9 November 2013
The Effects of Public Policy
Public policies have played a large role in creating the suburbs and contributing to segregation in Los Angeles. The 1956 Interstate Defense Highway Act helped create and sustain suburbs but the process maintained segregation against those of low income. After the streetcar system government organizations built freeways in areas of low income, leaving residents with no choice but to evacuate. In addition, the 1949 Housing Act allowed the city of Los Angeles to evict residents of the Chavez Ravine in order to “redevelop” the area. Equally important Restrictive Covenants played significant role in creating suburbs but definitely maintain segregation. Although public policies have indeed helped to create and sustain suburbs, many policies promoted segregation.
The Federal level postwar highway construction was reinforced through the 1956 Interstate and Defense Highway Act (IDHA).The 1956 Interstate and Defense Highway Act is a primary public policy that sustained the suburbs yet caused segregation amongst those who lived in the slums. Eric Avila the author of “Popular Culture in the Age of White Flight” examines the reconfiguration of the Los Angeles city after the implementation of freeways. Long before freeways people traveled using the streetcar. Several cities around the North Eastern portion and Midwest provided public transportation through streetcars. Streetcars were essential because it was citizen’s form of public transportation. The streetcars were very popular, effective, and well developed only until the 20th century. After several years of operations the business began to die down. The owners and operators of the streetcars began to lose money. As result, the city went Gevelekian 2
through drastic changes and brought the idea of privatization of the post war life. Society began to sustain different mindset were state operations turned into private organizations. The streetcar systems soon went out of business and therefore lead to the implementation of highways. FDK’s New Deal administration supported highway construction and saw road construction as an opportunity for the war effort and employment opportunity for the unemployed. Around the year of 1920 agencies, organizations, and groups began to call for freeways. The city established possible routes for the highways which followed interurban streetcar lines. Although the freeway implementation successfully provides transportation till this day, many innocent low income communities were forced out of their homes. The Interstate and Defense Highway Act allowed the city to directed highway construction in areas in which they felts needed “redevelopment”. Planners saw the act as means to renew urban areas. Professor Clement Lai mentioned in his lecture on October 28, 2013 at California State University Northridge, “The Urban Land Institute argued means of urban renewal and slum clearance. Authorized construction of 41,000 miles in interstate highways, 8,000 of which were in urban areas”. A few residents evacuated and made it to the suburbs while others found housing in inner city neighborhoods. Many people lost their spirit of community because of this devastation. The implementation did eliminate areas that were considered “slums”, therefore, the result of the public policy sustain the suburb but proved the existence of segregation against those who were low income.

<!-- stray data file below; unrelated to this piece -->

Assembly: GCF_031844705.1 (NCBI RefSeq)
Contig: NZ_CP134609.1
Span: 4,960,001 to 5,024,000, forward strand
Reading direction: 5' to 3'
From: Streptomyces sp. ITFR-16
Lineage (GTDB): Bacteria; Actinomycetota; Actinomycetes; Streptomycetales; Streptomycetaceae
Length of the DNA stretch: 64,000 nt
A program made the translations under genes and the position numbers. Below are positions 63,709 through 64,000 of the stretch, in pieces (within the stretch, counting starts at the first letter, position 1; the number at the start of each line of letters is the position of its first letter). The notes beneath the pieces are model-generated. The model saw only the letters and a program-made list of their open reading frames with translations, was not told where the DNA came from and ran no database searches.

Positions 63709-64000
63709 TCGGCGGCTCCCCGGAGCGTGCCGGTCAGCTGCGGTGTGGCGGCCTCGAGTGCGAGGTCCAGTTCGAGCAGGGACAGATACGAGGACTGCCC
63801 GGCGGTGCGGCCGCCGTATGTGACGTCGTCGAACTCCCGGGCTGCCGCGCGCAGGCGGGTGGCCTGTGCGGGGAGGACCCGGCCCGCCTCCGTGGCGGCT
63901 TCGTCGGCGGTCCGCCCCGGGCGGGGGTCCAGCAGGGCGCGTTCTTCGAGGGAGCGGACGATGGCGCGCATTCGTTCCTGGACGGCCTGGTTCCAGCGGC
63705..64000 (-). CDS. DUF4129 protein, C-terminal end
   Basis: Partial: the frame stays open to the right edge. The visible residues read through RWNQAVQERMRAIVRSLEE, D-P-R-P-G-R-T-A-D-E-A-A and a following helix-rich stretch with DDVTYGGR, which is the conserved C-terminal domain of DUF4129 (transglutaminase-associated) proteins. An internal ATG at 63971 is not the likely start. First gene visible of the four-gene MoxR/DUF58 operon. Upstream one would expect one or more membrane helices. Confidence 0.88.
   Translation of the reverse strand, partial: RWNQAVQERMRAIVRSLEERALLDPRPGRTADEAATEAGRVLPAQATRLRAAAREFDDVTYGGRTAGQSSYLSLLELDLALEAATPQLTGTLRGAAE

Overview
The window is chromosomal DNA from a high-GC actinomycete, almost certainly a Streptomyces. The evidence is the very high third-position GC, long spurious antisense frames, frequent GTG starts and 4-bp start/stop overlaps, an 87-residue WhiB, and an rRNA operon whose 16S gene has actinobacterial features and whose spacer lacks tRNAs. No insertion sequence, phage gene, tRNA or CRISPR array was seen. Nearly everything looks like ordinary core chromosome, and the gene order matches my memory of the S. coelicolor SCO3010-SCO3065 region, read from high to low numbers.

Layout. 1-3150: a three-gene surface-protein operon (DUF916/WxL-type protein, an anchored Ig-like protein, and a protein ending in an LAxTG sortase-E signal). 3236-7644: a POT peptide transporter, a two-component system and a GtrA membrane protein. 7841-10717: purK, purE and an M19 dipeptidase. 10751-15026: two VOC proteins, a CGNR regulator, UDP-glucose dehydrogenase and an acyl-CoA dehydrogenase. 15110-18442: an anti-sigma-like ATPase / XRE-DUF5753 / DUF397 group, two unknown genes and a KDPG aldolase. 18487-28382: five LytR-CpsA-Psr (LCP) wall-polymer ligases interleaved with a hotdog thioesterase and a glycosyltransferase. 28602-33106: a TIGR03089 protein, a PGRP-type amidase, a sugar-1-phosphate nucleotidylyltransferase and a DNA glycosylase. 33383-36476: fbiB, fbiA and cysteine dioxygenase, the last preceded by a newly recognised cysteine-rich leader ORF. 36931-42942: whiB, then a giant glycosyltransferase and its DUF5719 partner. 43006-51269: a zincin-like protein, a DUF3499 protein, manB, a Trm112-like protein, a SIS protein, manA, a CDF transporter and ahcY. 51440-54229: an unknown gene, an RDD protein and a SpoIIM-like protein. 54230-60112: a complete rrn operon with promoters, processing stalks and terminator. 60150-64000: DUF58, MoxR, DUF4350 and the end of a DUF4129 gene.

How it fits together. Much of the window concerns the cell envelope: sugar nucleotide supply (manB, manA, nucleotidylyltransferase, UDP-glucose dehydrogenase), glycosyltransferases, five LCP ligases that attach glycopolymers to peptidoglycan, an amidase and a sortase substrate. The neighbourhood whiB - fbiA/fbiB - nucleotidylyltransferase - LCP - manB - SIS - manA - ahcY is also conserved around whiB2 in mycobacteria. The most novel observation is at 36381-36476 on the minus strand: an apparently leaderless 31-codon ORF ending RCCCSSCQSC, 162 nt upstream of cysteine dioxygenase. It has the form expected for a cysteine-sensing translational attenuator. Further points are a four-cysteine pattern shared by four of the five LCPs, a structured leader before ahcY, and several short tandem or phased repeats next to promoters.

Similarly, working class Chicano and Chicana residents of the Chavez Ravine community were forced to move out of their homes. The city of Los Angeles considered Chavez Ravine one of the most blighted cities. Therefore, Myan Fletcher Bowron and the city of Los Angeles and City Housing Authority (CHA) targeted the Chavez Ravine as a site to build public housing under the 1949 Housing Act. The City Housing Authority and the city collaborated and established diagrams and sketches of...
Cited: Lai, Clement. "LA 's Redcar System." Week 10. California State University Northridge, Northridge. 28 Oct. 2013. Lecture.
Li, Wei. "Building Ethnoburbia: The Emergence and Manifestation of the Chinese Ethnoburb in Los Angeles ' San Gabriel Valley." (1999): 1-21. Web.
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